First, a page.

What to Do When You’ve Failed to Be Productive

When you work from home, and unexpected situations come up.

Photo by Wyron A on Unsplash

It’s happened to all of us.

You create a to-do list, plan a productive day, and manage to complete one or two items on the agenda. Then, the phone rings. Someone knocks. Your sister decides to tell you a long, funny story. Your kid starts crying. You go on Twitter to promote an article and get sidetracked by the trending stories.

You can schedule every minute of every day, but you’re still bound to end up doing a task you hadn’t planned.

Your organized day will never be perfect. Life will happen, and you’ll need to tend to it.

Afterward, you’ll likely be stuck stumbling through the rest of your duties as though your boss gave you an impossible deadline. So, the question is: What do you do when your productive day doesn’t go as planned?

Always do the most important tasks first

You never know how your day will take a turn, which is why you should always begin with the jobs you need to complete by that night. (There should be one to three.)

Don’t misuse your time checking social media, texts, or email. Get to work as soon as possible.

You’ll be tempted to tackle the most straightforward task first, but when the inevitable interruption happens, you’ll regret it. When you work on your most urgent responsibilities first, you won’t have to worry about them later when, for example, your dog escapes through the gate you left open.

Even if you don’t get around to the rest of your work, it won’t matter because they’re not priorities. There might be a smart reason to manage them, but it’s not the end of the world if you don’t.

Don’t get angry and give up

After your sister and her child have left your apartment after a three-hour surprise visit, you’ll look at your long schedule and want to scream. Stress and worry will follow because you don’t know how you’ll finish the rest of your duties.

Most likely, you’ll be so mad that you say screw it and close your planner before heading to the living room to watch Netflix. (Trust me. I’ve been there.) This is not the way to go.

Keep calm, and figure out how you can perform your last responsibilities before your daughter returns from her after school program.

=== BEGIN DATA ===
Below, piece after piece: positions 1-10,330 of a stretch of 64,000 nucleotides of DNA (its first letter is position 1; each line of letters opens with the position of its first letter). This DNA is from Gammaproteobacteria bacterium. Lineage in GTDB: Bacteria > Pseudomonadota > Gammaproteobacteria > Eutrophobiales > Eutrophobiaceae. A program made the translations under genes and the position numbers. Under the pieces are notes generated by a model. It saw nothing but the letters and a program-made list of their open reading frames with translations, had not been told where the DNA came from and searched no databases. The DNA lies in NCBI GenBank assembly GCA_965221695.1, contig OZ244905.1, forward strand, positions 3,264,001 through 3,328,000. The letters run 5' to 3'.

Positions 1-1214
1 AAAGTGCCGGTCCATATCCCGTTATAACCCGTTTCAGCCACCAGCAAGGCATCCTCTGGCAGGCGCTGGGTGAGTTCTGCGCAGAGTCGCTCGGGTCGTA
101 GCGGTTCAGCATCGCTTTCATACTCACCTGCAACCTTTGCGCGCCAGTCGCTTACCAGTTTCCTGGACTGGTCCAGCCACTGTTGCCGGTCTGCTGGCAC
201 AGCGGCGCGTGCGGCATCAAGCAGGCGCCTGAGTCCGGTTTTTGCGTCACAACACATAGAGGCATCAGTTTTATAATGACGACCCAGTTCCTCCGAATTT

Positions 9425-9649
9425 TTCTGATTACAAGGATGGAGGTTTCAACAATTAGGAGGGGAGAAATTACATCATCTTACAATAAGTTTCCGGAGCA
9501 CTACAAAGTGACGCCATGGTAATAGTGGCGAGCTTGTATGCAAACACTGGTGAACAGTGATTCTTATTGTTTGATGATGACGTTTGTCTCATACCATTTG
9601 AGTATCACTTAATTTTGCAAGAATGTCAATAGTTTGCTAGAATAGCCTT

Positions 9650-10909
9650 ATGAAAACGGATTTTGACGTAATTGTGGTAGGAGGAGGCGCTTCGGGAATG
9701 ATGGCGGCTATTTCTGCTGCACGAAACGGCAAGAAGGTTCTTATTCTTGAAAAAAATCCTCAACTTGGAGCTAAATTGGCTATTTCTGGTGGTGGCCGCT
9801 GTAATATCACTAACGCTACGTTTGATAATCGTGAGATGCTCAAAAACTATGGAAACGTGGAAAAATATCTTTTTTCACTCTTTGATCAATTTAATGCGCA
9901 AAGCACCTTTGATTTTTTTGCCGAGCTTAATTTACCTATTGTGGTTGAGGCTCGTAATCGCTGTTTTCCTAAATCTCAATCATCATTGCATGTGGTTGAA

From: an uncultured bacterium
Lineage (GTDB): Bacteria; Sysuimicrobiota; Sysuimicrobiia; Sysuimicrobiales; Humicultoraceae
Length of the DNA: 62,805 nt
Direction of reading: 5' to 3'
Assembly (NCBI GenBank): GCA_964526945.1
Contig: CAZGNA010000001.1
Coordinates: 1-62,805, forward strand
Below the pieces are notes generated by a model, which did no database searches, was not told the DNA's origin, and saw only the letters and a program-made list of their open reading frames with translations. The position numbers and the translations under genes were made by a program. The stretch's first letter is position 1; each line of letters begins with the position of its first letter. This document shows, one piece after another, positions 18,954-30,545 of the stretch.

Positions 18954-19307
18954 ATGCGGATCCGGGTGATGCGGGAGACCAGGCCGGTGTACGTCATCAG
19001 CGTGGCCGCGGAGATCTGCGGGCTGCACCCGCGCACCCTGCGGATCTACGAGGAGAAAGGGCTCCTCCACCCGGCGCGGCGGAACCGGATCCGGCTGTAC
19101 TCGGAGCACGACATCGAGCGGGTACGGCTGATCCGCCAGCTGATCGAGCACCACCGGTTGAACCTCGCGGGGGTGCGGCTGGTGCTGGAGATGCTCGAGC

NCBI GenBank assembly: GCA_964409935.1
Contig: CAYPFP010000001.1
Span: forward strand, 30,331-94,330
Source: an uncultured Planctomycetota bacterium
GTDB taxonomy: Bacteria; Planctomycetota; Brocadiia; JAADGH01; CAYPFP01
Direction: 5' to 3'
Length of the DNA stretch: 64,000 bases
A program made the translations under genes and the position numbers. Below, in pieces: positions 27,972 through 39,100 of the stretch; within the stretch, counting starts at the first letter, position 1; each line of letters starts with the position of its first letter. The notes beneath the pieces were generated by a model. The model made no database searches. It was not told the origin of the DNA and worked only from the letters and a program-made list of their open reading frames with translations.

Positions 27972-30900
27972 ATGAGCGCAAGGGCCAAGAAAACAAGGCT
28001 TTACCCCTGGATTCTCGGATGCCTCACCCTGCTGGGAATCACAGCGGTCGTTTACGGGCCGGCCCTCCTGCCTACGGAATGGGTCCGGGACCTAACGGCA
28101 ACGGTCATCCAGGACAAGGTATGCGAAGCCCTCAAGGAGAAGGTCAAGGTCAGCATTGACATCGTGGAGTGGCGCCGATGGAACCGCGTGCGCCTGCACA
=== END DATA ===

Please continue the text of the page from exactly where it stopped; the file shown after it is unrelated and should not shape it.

How to plan the rest of your day (post-distraction)

After you’ve taken a breath, figure out how you’ll make the best out of the rest of your time.

“It is not how you start the race or where you are during the race-it is how you cross the finish line that will matter.” — Robert D. Hales

Remember, you completed the more significant tasks. The rest of them won’t be as necessary. You should be able to go through them and move some to tomorrow’s to-do list, eliminate them, or adjust them.

Let’s assume you have five items remaining on your list.

  1. Schedule Facebook posts
  2. Edit another article
  3. Read for one hour
  4. Workout
  5. Write 500 words of my book

First, find out how much time you have left before your workday ends. Second, erase the tasks you realize you don’t care to achieve today or adjust them.

Now your to-do looks like this:

  1. Write 300 words of my book
  2. Read for twenty minutes
  3. Workout

Organizing a new plan will relieve your stress and worry. Plus, you’ll feel more confident you can accomplish them. Now that you’ve gotten clear on what steps to take, you can start tackling them.

Eliminate distractions

Turn off your phone, go someplace that helps you get in the zone, like a coffee shop, and download a website-blocking app like Focus.

If you only have a couple of hours to be productive, use them wisely. Don’t become the reason you don’t reach your daily goals.

Final words

Your days won’t always go the way you imagined. Random events will appear to deter you, but it’s up to you how you deal with them after.

Remember, always start with the most pressing tasks first. If, by then, you don’t have enough time to get through the rest of your work, then reduce and modify your goals.

It doesn’t have to be the end of the world.

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